rpl.university morphs into Personality Pool
The change in the name for the Kingsport start-up reflects its focus on helping employers find the personality of applicants, particularly for customer-facing roles.
There’s more than a simple name change for the Kingsport-based start-up formerly known as rpl.university, and it all started with a panel presentation and a few good connections.
Lauren Glass, Co-Founder of rpl, told us recently that she was on a panel during the 2022 edition of Launch Tennessee’s “3686 Entrepreneurship Festival.” After the session adjourned, she engaged in a conversation with Matt Johnson, Founder and Managing Partner at Johnson Venture Partners, an Atlanta-based micro venture capital fund investing in seed and early-stage start-ups.
He offered to make some connections for her to two other Atlanta-based venture capitalists – Bob Cramer, Managing Partner, and Matt Rosenhaft, Partner at Chairman Partners LLC. The firm helps early-stage companies grow into investable, sustainable businesses, and the connection began a journey that took Glass back to the basics.
“Matt (Rosenhaft) helped me take everything down to the studs and rework the business model,” she told us recently. As a result of the collaboration that they developed, the company that had recruitment as a part of its Software-as-a-Service offering has fully embraced helping companies vet candidates in a highly competitive marketplace where customer service qualities are more important than the resume of the applicant.
The new name is Personality Pool which aptly describes the updated focus.
“We are helping employers find the personality of applicants, particularly for customer-facing roles,” Glass says, using the descriptive phrase “We flip the candidate pool and put personality first in the candidate screening process.”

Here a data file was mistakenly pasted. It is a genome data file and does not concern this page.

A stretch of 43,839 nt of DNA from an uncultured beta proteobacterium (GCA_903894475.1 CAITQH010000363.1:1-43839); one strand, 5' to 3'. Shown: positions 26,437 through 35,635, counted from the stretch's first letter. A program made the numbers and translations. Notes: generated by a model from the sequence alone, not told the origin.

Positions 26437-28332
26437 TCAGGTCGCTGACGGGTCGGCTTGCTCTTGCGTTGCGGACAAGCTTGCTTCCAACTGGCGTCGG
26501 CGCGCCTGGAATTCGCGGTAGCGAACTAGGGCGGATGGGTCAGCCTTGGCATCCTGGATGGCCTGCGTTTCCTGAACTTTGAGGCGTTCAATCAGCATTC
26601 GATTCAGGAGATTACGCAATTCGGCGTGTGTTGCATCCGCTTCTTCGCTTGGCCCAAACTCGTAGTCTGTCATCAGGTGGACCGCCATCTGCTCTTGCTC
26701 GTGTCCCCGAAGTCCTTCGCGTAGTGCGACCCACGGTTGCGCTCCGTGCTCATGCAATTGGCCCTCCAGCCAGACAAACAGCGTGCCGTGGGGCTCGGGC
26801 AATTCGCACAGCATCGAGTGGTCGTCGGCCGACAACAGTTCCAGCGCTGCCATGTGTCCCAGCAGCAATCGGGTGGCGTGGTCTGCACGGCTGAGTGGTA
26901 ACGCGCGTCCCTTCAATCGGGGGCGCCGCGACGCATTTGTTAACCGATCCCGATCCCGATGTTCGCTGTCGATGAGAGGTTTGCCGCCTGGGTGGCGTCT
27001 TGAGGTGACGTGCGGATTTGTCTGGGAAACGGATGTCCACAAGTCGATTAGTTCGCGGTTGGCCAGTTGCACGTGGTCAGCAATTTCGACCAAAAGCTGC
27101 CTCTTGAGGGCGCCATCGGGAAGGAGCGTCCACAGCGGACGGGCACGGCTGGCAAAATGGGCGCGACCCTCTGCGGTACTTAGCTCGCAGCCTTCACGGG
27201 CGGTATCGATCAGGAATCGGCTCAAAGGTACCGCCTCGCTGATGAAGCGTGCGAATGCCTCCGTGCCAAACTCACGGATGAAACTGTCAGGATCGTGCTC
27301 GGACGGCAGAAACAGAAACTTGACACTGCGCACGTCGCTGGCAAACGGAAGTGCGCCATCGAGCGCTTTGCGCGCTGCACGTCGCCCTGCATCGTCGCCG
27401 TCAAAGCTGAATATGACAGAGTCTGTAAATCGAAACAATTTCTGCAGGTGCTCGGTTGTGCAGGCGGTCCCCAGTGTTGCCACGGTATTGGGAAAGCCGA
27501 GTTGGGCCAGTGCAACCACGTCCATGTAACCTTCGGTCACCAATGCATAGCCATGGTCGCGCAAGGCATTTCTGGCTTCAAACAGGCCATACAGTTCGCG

She adds that the technology is ideal for jobs like sales, customer service, hospitality, healthcare, and contact centers. It helps the hiring manager identify strong candidates that have the right personality rather than filter on resume keywords and hope to identify good candidates.
“It works extremely well for entry-level positions or roles where personality matters more than experience,” Glass says. “The screening platform enables video interviewing, virtual resume building, and artificial intelligence-driven speech analytics along with confidence and personality scoring.”
How does it work? It’s as simple as three words that begin with the letter S: screening, scoring, and showcasing.
Glass gave us a demonstration that featured Pierce LaMacchia, Owner of K Brew, the Knoxville-headquartered coffee and bagel chain that we spotlighted recently in this teknovation.biz feature article. In that article, he explained that K Brew hired many people with limited resumes.
LaMacchia recorded several videos that asked questions such as this one: “Are you a people person and, if so, what does that mean to you?” The applicant records his or her response to each question and, once satisfied, hits the submit button.
Once completed, Personality Pool’s technology measures communications and basic personality skills, transcribes the video to create a virtual resume, and provides a preliminary ranking of candidates based on its machine learning algorithm.
“We don’t kick anyone out; we just rank them,” Glass says. It is, after all, something she describes as a “really cool screening tool” to help reduce new hire churn, reduce cost per hire, eliminate pre-screen interviews, and save time by avoiding bad resumes.
The hiring manager will ultimately give each applicant a personality score and decide individuals to interview.
“We will be integrating into all the major applicant systems,” Glass adds.